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The book, the photo and the stork

Photos move us. They enable us to travel virtually to wherever the scene is captured. They also move us by provoking emotions unleashed by the picture. Travel photography illustrates this double power especially clearly as Giorgia Alù argues in her just-published Journeys Exposed: Women’s Writing, Photography and Mobility (Routledge, 2018). The writers and photographers analysed (Melania Mazzucco, Ornela Vorpsi, Monika Bulaj, Carla Cerati, Elena Gianini Belotti and Anna Maria Riccardi) are variously related to Italy: Italians, Italophones, migrants or expatriates to Italy, or through hyphenated adjectives of nationality, as Italian-American or Italian-Australian. The book begins with an anecdote recounted by Karen Blixen. During a stormy night a man has to go out to fix a leakage in his pond’s dam. He stumbles around, falls over, and takes wrong paths but next morning he sees that the tracks his boots have left in the mud trace the outline of a stork. The stork provides an unsuspected unity for his apparently random movements but one which only becomes visible a posteriori and from a distance. Such traces expose the form of movements, underlying or unintended, in lives, texts and photographs but, like photographs, the form requires the technical processes of exposure to be seen.

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Address practices in Italian

 

The International Pragmatics Asssociation conference, Hong Kong Polytechnic University, 9-14 June 2019, will include a panel on Address practices in Italian, convened by Agnese Bresin (University of Melbourne), now calling for paper proposals by 1 October 2018. Addressing each other is a complex operation, in which speakers position themselves and their interlocutors in some form of relationship. With their strong link to situational and cultural contexts and to basic demographic features of the interlocutors, address practices reveal perceived identities and human relations as well as wider social changes. The under-explored Italian case is of particular interest in this field of study for a number of reasons: the status and geographical distribution of “voi” in relation to “tu” and “lei”, the significant diatopic variation expected, and the complex relationship between regional varieties of Italian and the so-called ‘Italian dialects’.
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‘An Eye on Italy’: analysing Italian visual culture

A selection of papers from a conference in Adelaide in late 2016, An Eye on Italy: Continuities and transformations in Italian visual culture, has just been published in the online journal FULGOR (vol.5, no.3, June 2018). As the editors (Luciana d’Arcangeli, Sally Hill and Claire Kennedy) note, the theme of violence recurs in most of the papers: Claudia Bernardi’s analysis of Fernando Di Leo’s adaptation of Scerbanenco’s I ragazzi del massacro (1968); Luciana d’Arcangeli’s examination of the place of women in Matteo Garrone’s noir films; Brigid Maher’s exploration of the representation in the film and comic-book versions of Massimo Carlotto’s Arrivederci amore, ciao; and Barbara Pezzotti’s comparison of the film and tv versions of Giancarlo De Cataldo’s Romanzo criminale (2002), focusing on the representation of the Bologna station massacre of 1980. The issue, all of which is directly accessible, is completed by Sally Hill’s consideration of the relation between maternity and disability in recent Italian films and by a short interview with De Cataldo.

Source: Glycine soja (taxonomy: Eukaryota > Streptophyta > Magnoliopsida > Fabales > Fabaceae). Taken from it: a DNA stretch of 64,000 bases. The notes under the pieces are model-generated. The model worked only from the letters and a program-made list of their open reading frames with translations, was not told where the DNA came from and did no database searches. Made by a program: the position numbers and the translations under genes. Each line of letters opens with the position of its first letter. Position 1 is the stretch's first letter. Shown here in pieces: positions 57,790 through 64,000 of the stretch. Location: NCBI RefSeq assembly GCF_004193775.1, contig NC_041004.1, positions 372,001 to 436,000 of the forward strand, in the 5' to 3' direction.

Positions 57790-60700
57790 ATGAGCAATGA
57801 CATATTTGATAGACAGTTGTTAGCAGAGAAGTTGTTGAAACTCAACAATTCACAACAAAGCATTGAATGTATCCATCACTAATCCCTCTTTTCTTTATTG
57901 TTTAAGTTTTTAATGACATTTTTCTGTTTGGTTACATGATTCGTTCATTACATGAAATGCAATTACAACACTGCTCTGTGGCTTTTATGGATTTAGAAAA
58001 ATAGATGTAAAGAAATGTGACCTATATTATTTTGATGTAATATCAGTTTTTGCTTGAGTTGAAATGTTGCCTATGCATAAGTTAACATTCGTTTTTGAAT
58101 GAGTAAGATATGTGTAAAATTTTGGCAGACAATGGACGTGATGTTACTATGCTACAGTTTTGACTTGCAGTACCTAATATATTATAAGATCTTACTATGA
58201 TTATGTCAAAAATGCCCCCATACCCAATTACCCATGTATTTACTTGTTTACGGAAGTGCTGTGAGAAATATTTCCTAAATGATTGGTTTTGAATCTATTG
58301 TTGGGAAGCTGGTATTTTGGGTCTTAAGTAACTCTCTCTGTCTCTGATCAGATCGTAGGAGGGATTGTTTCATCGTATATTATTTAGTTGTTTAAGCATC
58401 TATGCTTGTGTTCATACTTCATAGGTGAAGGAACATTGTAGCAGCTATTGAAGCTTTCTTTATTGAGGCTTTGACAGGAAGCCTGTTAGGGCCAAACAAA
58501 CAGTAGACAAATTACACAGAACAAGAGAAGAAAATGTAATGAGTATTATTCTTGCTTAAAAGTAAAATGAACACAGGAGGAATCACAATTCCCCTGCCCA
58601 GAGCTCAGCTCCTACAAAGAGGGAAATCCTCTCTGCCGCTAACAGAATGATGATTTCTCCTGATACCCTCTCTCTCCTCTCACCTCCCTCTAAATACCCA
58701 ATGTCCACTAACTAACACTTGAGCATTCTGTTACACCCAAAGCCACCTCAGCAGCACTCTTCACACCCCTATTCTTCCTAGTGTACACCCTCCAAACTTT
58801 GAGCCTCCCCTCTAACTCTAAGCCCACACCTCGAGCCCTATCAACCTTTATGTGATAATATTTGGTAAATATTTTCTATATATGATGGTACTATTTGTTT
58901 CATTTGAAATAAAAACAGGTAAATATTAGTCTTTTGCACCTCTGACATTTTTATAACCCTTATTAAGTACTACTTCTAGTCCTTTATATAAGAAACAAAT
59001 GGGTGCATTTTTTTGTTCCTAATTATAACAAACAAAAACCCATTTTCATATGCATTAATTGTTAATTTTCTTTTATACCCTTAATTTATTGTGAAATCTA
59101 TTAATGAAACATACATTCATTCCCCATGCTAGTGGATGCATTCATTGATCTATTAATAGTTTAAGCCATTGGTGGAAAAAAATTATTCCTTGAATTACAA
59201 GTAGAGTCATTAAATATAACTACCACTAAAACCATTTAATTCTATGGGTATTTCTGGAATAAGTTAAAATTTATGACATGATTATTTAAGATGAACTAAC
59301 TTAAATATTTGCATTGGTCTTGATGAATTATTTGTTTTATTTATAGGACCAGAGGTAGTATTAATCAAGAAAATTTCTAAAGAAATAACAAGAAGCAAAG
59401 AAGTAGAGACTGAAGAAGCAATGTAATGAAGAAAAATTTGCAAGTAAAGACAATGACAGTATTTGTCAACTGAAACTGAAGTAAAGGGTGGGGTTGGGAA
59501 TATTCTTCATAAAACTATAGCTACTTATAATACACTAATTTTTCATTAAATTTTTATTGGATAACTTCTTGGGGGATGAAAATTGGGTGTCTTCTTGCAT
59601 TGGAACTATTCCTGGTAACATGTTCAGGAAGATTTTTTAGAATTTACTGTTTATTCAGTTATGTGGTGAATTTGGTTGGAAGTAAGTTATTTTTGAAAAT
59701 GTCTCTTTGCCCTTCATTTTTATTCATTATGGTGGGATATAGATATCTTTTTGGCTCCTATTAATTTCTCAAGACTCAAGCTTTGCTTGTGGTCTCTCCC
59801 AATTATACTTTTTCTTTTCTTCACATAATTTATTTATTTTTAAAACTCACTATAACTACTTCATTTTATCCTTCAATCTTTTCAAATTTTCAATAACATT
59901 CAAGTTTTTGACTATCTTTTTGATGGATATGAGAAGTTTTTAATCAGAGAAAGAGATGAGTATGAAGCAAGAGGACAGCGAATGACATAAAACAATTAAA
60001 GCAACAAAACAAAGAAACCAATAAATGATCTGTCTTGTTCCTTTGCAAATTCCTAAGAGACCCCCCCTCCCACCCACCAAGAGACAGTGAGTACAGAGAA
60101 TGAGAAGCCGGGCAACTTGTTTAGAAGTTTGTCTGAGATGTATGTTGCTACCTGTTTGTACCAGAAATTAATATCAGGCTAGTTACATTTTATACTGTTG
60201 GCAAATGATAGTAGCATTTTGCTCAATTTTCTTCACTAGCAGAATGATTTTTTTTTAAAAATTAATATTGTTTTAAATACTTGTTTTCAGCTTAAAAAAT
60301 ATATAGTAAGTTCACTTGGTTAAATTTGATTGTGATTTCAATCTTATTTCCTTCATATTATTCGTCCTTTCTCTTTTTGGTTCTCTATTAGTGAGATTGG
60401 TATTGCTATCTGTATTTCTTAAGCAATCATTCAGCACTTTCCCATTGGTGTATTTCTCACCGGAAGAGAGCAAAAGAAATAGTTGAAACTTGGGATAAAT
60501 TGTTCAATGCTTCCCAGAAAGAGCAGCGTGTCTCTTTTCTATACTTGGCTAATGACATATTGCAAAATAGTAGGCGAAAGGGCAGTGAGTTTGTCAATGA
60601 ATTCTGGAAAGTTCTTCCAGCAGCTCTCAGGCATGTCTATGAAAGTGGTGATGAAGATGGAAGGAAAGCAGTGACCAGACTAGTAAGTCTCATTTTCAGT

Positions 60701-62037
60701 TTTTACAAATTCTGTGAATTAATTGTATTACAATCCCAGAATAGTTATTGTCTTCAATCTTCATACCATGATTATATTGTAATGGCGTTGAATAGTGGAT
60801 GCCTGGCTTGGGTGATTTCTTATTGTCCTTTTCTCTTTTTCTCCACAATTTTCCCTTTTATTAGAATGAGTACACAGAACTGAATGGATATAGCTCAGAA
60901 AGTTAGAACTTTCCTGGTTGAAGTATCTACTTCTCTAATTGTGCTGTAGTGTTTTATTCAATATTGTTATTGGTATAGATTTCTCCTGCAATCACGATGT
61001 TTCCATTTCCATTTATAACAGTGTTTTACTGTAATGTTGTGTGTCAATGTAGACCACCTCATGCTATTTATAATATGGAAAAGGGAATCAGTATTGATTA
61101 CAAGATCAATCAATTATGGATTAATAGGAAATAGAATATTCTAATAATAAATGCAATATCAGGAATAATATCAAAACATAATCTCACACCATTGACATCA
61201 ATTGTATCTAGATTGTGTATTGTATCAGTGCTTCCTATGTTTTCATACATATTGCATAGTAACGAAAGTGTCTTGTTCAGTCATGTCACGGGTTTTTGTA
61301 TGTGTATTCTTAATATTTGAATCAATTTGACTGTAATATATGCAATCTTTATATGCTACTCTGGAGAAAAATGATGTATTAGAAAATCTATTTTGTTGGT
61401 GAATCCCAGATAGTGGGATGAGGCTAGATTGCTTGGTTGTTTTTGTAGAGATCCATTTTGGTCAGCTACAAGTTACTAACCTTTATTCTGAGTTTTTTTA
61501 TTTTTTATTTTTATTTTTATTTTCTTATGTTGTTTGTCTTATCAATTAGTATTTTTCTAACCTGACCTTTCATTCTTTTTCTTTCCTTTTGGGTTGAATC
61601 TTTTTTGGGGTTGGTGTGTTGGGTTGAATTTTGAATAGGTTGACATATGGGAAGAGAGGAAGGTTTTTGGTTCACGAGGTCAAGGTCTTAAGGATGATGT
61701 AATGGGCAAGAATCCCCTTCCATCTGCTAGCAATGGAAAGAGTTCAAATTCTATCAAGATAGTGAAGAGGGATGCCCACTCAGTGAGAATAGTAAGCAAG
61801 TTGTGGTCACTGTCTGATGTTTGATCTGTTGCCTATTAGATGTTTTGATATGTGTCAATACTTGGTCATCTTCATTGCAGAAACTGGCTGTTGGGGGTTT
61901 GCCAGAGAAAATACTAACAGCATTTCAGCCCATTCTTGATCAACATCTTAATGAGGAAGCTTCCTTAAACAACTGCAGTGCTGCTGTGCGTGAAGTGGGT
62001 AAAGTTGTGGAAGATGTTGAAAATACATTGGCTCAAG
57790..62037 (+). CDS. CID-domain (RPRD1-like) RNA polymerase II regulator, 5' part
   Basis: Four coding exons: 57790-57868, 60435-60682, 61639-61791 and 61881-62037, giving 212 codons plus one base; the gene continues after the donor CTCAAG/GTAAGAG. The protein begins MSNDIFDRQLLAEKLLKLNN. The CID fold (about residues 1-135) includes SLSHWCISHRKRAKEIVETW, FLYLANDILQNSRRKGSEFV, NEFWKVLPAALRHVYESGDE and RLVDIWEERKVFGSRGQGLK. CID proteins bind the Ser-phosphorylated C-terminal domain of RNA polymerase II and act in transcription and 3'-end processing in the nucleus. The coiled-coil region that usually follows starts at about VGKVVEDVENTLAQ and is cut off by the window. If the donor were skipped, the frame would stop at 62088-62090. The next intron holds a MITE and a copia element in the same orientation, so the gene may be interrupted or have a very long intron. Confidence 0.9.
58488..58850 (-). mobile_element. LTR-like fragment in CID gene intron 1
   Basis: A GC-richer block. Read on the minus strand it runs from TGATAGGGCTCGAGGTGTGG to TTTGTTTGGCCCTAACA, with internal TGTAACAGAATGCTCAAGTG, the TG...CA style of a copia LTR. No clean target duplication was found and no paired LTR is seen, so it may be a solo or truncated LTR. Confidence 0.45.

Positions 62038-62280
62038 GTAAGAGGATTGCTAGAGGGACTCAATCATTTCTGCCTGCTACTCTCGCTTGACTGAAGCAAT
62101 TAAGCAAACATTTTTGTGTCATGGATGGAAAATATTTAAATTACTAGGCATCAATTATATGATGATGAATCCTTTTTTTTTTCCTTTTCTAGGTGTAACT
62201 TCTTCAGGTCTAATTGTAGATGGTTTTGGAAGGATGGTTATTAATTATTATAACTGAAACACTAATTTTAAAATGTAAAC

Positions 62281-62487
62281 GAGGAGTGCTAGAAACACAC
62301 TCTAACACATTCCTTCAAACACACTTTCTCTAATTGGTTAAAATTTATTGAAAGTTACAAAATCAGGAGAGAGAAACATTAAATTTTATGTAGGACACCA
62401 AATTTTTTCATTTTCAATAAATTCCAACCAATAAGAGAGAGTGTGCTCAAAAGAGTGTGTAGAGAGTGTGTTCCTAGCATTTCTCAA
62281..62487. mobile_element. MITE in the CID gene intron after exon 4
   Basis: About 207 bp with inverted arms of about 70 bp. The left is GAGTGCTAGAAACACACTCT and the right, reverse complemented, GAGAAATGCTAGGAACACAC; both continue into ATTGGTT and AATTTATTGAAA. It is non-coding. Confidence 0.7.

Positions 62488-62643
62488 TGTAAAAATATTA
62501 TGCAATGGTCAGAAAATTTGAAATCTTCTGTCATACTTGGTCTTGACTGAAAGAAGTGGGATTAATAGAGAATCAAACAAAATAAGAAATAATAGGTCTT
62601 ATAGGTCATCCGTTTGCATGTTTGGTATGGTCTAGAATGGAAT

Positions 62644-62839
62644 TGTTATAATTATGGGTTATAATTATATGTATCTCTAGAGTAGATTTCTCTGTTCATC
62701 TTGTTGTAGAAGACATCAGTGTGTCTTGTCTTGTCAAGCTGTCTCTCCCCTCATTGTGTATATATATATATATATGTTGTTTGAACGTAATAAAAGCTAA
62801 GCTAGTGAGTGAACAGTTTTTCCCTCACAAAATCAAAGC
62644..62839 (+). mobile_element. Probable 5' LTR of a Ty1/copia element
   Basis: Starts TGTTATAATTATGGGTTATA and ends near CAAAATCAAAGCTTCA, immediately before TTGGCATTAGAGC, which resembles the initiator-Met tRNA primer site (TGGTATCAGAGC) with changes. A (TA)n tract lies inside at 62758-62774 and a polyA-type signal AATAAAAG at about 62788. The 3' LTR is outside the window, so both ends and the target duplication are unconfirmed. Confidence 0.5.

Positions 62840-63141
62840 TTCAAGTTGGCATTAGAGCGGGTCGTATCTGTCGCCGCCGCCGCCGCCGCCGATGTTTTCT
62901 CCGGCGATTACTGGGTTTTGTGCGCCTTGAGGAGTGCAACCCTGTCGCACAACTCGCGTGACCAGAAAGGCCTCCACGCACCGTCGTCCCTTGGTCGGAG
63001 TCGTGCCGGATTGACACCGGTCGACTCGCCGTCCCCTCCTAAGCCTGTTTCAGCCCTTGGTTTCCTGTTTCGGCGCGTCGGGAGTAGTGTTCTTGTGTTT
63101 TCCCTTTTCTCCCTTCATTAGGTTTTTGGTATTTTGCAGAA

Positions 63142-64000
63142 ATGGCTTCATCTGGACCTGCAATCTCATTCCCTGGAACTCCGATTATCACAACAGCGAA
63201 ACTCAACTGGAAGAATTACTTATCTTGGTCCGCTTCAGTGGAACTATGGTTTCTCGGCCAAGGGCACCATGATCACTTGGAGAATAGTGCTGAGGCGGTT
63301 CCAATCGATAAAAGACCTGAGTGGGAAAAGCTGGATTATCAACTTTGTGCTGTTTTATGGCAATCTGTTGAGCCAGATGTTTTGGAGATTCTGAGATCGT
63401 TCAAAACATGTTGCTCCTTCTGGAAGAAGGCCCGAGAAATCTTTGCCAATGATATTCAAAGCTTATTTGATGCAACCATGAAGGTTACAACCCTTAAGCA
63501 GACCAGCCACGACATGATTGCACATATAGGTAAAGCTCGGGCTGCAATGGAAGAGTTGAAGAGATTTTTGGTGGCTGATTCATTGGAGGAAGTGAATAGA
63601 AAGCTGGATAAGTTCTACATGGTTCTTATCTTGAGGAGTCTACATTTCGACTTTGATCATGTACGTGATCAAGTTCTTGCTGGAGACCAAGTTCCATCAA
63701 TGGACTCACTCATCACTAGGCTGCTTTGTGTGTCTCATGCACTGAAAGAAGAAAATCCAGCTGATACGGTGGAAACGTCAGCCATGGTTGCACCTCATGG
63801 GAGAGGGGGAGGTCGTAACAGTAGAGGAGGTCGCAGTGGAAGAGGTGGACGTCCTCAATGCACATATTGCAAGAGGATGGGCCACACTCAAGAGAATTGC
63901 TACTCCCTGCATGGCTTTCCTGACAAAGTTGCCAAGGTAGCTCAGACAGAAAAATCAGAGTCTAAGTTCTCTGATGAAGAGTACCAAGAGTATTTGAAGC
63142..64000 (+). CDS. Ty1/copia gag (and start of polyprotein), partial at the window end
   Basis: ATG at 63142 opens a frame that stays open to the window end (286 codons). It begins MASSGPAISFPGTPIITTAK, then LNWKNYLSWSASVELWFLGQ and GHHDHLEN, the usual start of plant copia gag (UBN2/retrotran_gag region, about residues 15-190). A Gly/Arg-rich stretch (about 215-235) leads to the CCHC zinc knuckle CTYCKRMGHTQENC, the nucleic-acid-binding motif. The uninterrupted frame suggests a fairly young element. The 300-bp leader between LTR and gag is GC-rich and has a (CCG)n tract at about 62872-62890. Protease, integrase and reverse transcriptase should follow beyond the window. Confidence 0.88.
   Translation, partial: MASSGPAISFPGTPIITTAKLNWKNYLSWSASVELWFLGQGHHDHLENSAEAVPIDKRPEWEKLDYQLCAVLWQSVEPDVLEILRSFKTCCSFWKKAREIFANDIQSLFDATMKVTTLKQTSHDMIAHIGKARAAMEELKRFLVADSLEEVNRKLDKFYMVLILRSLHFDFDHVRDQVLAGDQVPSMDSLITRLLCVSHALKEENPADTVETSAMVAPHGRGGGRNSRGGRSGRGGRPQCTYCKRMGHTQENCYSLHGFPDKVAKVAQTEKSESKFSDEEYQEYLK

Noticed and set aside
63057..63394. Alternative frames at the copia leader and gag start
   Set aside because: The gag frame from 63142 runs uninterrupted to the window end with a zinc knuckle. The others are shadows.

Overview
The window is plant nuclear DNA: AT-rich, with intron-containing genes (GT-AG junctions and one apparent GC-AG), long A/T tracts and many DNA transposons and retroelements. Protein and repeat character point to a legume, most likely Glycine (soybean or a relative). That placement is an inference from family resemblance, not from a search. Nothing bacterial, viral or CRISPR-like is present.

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Conversazione con Donatella Di Pietrantonio

Patrizia Sambuco

I suoi romanzi in breve tempo hanno portato Donatella Di Pietrantonio al centro del panorama letterario italiano. Il primo, Mia madre è un fiume (2011), ha ricevuto diversi premi; il secondo, Bella mia, candidato al Premio Strega, ottiene il Premio Brancati 2014; e nel 2017 L’Arminuta ha vinto il Premio Campiello. Nonostante questa progressiva visibilità e l’evidente successo di pubblico, Di Pietrantonio ha spesso affermato di fare fatica a considerarsi una scrittrice. La sua abitudine alla scrittura si è sempre svolta parallelamente alla sua professione di dentista; infatti la scrittura è stata per lei un hobby coltivato sin da bambina piuttosto che l’attuazione di una professione ricercata. Nella primavera 2018 ho parlato con lei dei suoi tre romanzi e della sua scrittura….. Continue reading

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Call for entries: Jo-Anne Duggan Prize 2019

We are now calling for entries for the Jo-Anne Duggan Prize 2019 which honours Jo-Anne’s memory and work. She left one of the richest and most compelling collections of photographs by any Australian artist to engage with Italian culture, history and art. Her work, exemplifying what she called her ‘postcolonial eye’, demonstrates remarkable breadth, covering public spaces/places of Italian diaspora in Australia, enquiries into the re-contextualisation and museification of Renaissance art, Australian archives of Italian migration, and complex case studies on the legacy of the Gonzagas. The guidelines for entries for the 2019 Prize can be found here, accompanied by guidelines for the exegesis for creative works, a list of links to Jo-Anne’s writings, and her CV which includes a list of her exhibitions. The deadline for entries for the Prize is 29 October 2018. All enquiries should be directed to Catherine Dewhirst (USQ).